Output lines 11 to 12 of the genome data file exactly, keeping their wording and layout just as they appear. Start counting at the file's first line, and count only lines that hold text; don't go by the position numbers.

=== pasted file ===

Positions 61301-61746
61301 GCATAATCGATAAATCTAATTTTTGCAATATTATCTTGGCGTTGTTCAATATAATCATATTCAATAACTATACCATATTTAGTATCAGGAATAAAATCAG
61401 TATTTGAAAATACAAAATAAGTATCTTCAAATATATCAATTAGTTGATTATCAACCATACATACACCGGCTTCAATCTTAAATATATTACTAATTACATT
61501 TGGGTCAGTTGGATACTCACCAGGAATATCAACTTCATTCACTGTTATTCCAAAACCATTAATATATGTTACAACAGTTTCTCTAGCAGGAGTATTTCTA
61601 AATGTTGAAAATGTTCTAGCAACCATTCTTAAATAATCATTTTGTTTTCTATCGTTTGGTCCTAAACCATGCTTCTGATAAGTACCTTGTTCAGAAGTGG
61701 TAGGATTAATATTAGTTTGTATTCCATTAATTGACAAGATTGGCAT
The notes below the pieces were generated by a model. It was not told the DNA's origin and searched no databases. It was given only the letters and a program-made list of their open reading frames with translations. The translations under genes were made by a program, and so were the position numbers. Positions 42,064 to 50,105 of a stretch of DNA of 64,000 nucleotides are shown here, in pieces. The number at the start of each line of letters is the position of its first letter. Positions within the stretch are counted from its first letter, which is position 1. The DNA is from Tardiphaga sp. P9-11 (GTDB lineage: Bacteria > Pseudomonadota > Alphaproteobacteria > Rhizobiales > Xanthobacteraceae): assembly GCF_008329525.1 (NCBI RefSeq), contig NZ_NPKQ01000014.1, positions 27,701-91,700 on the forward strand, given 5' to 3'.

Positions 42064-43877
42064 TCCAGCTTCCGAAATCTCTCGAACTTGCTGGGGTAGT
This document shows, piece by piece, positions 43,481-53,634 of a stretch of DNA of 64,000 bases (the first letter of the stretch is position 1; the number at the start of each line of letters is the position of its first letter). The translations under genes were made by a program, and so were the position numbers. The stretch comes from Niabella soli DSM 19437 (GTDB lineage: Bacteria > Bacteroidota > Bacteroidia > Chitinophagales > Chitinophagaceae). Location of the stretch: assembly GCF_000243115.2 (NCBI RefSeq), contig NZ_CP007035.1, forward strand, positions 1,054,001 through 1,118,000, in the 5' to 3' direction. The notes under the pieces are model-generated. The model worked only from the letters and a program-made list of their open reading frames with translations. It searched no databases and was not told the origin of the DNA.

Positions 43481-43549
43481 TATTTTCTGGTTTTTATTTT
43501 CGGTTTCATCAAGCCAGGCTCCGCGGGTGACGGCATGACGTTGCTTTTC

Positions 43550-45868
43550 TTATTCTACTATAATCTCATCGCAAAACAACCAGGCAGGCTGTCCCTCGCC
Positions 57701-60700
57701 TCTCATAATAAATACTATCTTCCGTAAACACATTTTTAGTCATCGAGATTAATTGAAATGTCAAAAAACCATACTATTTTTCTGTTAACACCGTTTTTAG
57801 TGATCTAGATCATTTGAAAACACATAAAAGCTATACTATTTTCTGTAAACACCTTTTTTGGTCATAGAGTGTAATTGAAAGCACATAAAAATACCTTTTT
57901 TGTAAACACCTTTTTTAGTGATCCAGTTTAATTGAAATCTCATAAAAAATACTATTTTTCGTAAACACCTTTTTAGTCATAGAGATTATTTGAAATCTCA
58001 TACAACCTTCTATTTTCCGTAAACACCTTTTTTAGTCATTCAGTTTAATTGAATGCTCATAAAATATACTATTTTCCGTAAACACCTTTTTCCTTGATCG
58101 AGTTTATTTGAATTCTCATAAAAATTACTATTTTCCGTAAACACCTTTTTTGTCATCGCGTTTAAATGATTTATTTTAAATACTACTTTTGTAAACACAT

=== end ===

Positions 43481-43549
43481 TATTTTCTGGTTTTTATTTT